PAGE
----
Mapping violent conflict

The Heidelberg Institute for International Conflict Research has published its Conflict Barometer for 2013:

Violent conflicts 2013 HEIDELBERG

The full report can be downloaded here; it includes a detailed explanation of methodology and sources, many more maps, and a series of detailed regional surveys.

There are, of course, many other projects that attempt to monitor the macro-geography of armed conflict that also make their databases available for research, including the Correlates of War project (data from 1816 on), the Armed Conflict Dataset maintained by UCDP/PRIO (see also here; data from 1946 on) – both these are global – and the Armed Conflict Location & Event Data Project (ACLED) which provides a much more detailed, sub-regional mapping and claims to be ‘the most comprehensive public collection of political violence data for developing states.’  I’ve pasted an example of their sub-regional mapping below; the original is here, along with others for the DRC and Zimbabwe, while maps plotting the activities of Boko Haram, the Lord’s Resistance Army and other conflicts are available here and here.

ACLED_Infographic_Al-Shabaab-Activity-Map-721x1024

I also greatly admire the Event Data on Conflict and Security (EDACS) produced by Sven Chojnacki and his colleagues in Berlin, and the disaggregated analyses they provide.  Like ACLED, this also includes a remarkably detailed time-space analysis of violence in Somalia:

CHOJNACKI Somalia

You can find out more about the project from the special issue of International Interactions 38: 4 (2012) on Event Data in the Study of Conflict.

Mapping Aleppo – and more

Mapping Aleppo

I’ve posted about mapping the war in Syria and its spillover effects before (see here and here), but most of these projects cover a wide area with varying degrees of reliability.  Now News from Laleh Khalili of a report from David Kilcullen‘s Caerus Associates (with the American Security Project) on the civil war in Aleppo, “Mapping the conflict in Aleppo, Syria”, which provides a much more fine-grained view of what is happening on the ground.  You can download the report here or view the interactive version via First Mile Geo here, and you can read an account of the project from Wired‘s Greg Miller here.

Caerus has also joined with the Pentagon’s Center for Complex Operations to produce a special supplement of PRISM (vol.  4, 2014) on the Syrian conflict, which includes an essay by Kilcullen and Nathaniel Rosenblatt on ‘The Rise of Syria’s Urban Poor: Why the War for Syria’s Future Will Be Fought Over the Country’s New Urban Villages’; the whole issue is available on open access here.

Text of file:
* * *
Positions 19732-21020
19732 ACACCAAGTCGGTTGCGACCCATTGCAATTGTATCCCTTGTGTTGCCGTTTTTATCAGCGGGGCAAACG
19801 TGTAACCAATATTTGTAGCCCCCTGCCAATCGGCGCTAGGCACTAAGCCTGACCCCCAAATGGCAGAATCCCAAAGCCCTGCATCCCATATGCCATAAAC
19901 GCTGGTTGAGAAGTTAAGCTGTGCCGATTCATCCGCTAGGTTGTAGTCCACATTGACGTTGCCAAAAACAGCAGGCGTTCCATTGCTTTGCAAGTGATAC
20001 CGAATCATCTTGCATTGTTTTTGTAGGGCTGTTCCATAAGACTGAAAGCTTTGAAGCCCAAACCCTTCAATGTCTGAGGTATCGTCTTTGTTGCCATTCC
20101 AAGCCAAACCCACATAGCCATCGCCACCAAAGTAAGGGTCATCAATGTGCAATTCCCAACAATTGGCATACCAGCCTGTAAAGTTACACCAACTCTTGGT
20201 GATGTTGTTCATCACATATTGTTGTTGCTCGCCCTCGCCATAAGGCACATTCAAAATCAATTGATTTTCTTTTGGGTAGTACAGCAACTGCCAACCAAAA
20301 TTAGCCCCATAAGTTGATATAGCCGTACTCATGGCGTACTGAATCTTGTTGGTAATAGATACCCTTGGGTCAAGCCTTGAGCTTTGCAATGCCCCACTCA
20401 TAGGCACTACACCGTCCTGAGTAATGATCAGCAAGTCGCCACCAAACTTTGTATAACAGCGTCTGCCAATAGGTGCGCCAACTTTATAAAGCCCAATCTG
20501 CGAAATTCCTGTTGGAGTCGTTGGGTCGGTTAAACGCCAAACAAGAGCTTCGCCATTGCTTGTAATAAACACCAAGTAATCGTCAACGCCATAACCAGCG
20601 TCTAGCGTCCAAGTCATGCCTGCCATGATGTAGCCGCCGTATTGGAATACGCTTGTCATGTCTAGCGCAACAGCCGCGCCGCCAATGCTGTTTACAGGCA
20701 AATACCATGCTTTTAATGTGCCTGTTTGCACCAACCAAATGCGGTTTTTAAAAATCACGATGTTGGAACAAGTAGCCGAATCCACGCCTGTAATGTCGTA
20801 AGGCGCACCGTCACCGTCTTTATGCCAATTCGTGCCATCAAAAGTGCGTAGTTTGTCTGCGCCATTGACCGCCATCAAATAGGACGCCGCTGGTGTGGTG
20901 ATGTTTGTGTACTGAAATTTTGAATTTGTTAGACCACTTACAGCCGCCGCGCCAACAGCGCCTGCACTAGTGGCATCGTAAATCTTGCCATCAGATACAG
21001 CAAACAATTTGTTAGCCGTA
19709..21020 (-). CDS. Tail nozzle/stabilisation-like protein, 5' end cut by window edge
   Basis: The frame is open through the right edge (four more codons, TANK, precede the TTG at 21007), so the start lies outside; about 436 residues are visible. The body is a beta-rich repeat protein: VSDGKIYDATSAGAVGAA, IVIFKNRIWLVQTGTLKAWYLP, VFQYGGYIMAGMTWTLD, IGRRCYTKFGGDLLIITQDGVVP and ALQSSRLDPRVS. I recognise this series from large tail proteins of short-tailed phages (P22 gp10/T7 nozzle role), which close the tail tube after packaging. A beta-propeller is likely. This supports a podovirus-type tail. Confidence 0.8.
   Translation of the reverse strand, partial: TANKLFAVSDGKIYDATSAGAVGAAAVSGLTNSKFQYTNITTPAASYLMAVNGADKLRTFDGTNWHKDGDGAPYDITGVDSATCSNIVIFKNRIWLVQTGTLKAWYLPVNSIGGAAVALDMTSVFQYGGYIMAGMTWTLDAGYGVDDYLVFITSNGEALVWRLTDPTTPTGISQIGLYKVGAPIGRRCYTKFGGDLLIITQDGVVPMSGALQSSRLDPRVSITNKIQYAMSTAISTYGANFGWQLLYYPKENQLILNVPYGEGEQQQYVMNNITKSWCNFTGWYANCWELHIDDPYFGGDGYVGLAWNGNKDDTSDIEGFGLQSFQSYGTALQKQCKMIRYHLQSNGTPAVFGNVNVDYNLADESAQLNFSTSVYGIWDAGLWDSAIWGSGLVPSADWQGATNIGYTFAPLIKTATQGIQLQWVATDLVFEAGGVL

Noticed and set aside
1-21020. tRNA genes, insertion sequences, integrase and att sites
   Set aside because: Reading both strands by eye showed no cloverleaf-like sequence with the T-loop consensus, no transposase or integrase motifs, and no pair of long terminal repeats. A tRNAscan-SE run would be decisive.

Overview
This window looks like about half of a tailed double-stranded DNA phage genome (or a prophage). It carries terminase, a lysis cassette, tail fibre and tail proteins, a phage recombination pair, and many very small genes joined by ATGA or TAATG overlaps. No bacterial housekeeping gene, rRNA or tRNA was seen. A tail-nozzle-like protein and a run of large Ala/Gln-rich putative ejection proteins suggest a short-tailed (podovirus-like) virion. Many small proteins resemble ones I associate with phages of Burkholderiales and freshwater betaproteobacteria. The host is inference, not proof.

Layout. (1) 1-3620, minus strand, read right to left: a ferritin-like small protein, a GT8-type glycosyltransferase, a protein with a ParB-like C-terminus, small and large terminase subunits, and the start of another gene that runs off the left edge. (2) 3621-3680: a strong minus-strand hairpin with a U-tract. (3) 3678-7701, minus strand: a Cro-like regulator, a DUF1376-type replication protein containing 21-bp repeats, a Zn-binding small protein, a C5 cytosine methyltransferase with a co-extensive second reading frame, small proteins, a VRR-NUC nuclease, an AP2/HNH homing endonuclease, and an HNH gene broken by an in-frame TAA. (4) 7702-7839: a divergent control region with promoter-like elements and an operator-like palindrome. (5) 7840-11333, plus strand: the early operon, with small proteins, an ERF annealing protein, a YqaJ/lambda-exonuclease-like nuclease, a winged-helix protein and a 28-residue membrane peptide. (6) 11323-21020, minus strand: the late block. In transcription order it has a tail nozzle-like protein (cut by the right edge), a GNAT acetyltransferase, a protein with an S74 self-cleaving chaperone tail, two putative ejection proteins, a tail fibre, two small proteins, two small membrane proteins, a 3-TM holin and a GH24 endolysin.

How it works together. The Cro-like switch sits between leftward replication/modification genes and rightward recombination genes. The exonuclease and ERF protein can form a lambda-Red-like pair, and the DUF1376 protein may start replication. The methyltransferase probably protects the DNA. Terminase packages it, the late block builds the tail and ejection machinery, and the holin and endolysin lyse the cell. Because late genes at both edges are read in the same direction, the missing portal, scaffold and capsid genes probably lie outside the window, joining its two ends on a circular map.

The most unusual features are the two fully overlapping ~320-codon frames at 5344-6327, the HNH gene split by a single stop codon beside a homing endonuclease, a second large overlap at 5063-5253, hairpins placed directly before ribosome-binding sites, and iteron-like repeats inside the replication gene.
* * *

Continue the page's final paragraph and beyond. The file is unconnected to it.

These interventions are important and interesting for several reasons.

First, the report is based on exacting local fieldwork.  Acknowledging that local people in conflict zones develop vitally important stocks of local knowledge as a means of survival, the report also accepts that this ‘information-rich environment remains analytically poor.’  For that reason, the field teams ‘provided training and cloud-based tools to help local actors collect locally understood knowledge about their conflict for rigorous analysis.’

From September 16, 2013 to January 6, 2014, we collected four types of information: a monthly survey of perceptions among 560 residents in Aleppo’s 56 neighborhoods, biweekly location and status data for bakeries (a key indicator of humanitarian conditions due to the centrality of bread in the Syrian diet), biweekly location and status data on security checkpoints (a key indicator of security, territorial control and public safety conditions), and a monthly neighborhood-level assessment filled out by our enumerators. These four data streams not only allowed the research team to detect and visualize shifts in the environment in near-real time, but also provided an extremely rich source of insights on the geo-social dynamics at play. All field research was conducted in Arabic.

First Mile Geo notes that it will make the data available to organisations ‘for responsible use’: see Open Data here.

KILCULLEN Out of the mountainsSecond, Kilcullen’s analytical argument (he is described as ‘Principal Investigator’ for the Mapping project) is, naturally enough, fully conformable with the thesis he develops at length in his latest book, Out of the mountains: the coming age of the urban guerrilla (2013); the report reveals the grisly details of contemporary siege warfare and urbicide – central themes in the book, where Kilcullen notes the work of  Steve Graham and Eyal Weizman – and gestures towards a future ‘feral city’ (how I hate that phrase) broken into multiple fiefdoms where gangs and militias exact violence and provide rudimentary services to the residents: